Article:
• Inserting indexes: (1 × number of indexes)
  • Closing: (1)

As you can see, connecting to the server, sending the query, and parsing are relatively expensive operations. In the script I was modifying, 300k INSERT statements were generating 300k records. Fortunately for us, MySQL doesn’t force our records to be 1:1 with our INSERT statements thanks to allowing multiple insertions per INSERT. To use this feature instead of having 3 INSERT statements:

INSERT INTO foo (col1, col2) VALUES (1, 1);
INSERT INTO foo (col1, col2) VALUES (2, 2);
INSERT INTO foo (col1, col2) VALUES (3, 3);

We can instead coalesce them into a single INSERT statement

INSERT INTO foo (col1, col2) VALUES (1, 1), (2, 2), (3, 3);

How many values can we coalesce into the same INSERT statement? This isn’t driven by a max number of records, but rather a server system variable sysvar_bulk_insert_buffer_size: http://dev.mysql.com/doc/refman/5.0/en/server-system-variables.html#sysvar_bulk_insert_buffer_size This can be modified, but the default is 8388608 bytes. The exact number of records will vary depending on the number of columns, and the amount of data being inserted into those columns. I conservatively chose to coalesce 5k records at a time. I tried to bump this to 10k, but I encountered an exception when I exceeded this server system variable maximum.

With my INSERTS coalesced, I was able to reduce my total number of INSERT statements to 60 (300k / 5k). This yielded massive performance boosts. I was able to take the query from over an hour to run to completing in just 2 minutes. Quite a nice trick, considering the data is unchanged.

Is there room for improvement? Absolutely. A statement executed 60 times may be worth preparing, or wrapping inside of a transactional block. My real world tests didn’t yield a significant enough performance boost to make these complexities worth implementing. This may not be true with data in higher orders of magnitude, or different schema layouts. MySQL also understands INDEX hints, which allow you to suggest INDEXES that may be missed by the query planner, or force the inclusion or exclusion of beneficial, or detrimental INDEXES despite what the query planner thinks! (http://dev.mysql.com/doc/refman/5.0/en/index-hints.html)

Speaking of INDEX, if any are using UNIQUE, BTREE type, these can be dropped while the mass INSERT is running, then added back later to side-step the 1n INDEX operational hit.

In the next order of magnitude, I will probably have to rethink my approach of using INSERT statements to load data. According to the MySQL documentation, LOAD DATA INFILE is “roughly 20 times faster” than a MySQL INSERT statement. My script would no longer generate statements, but rather output to a file in a comma delimited format. This could then be loaded assuming appropriate permissions are in place.

Happy profiling!

Apple, Computers, Ruby, Software

Upgrading Ruby with Rbenv+Homebrew

Heroku has defaulted to Ruby 2.0 for all applications, so its probably time you updated that crufty old version you have been running. Unfortunately the process is less than straightforward, especially when using a version manager. Assuming you are running rbenv with a Homebrew version of ruby-build, this guide will get you running the latest version of Ruby:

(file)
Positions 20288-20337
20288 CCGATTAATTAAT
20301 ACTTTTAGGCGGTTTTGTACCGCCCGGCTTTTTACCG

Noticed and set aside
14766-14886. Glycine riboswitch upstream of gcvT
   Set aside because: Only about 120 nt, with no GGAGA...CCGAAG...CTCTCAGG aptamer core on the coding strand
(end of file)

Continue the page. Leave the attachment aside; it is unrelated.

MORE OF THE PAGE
To begin, check which versions of Ruby Rbenv knows about. Rbenv delegates this work to ruby-build:

rbenv install --list

Best case scenario you have a recent version of ruby-build and you see the version of Ruby you want in this listing. At the time of this writing, version 2.0.0-p247 is the most current. If your desired version is present, skip the following steps and just install the Ruby version via:

rbenv install 2.0.0-p247

If your version is not present in the list, you will need to upgrade ruby-build so rbenv knows about the more recent versions of Ruby. Assuming you installed ruby-build via Homebrew, you can update it by issuing:

sudo brew update

Issuing this command complained about having untracked files within the Homebrew directory (which is actually just a git clone of the homebrew project). This may not be the correct way to fix this problem, but I issued the following command to stash these untracked files, and uncommited changes so they don’t interfere with the upgrade process:

cd /usr/local && git add . && git stash

This should now be a clean directory, and you can issue the brew update command again.

Now that brew is updated, you should have the latest “formula” for ruby-build. You can then issue the command to update ruby-build itself:

brew upgrade ruby-build

Once this completes, we can list versions of Ruby via rbenv again to ensure our desired Ruby version is now in the list. Once you see this, you can issue the following command to install a known version of Ruby:

rbenv install 2.0.0-p247

To use your shiny new version of Ruby, you can set this to be the default version:

rbenv global 2.0.0-p247

You can also set this per project, or by setting an environmental variable to override, so don’t worry if not all your projects are Ruby 2.0 ready. You can easily switch between versions – and that’s the point of version management right?

You can confirm you are running the latest Ruby version by issuing:

ruby -v

Note that you will need to re-bundle any gems from your Gemfile against the new Ruby version, as well as rehash any rbenv shims for these gem executables:

gem install bundler && bundle install && rbenv rehash

For more information, check out the rbenv, and ruby-build documentation. To discover the latest stable version of Ruby you can peek at the official Ruby download page to find out the latest version and patch number. Finally, check out the Homebrew docs if you are still stuck.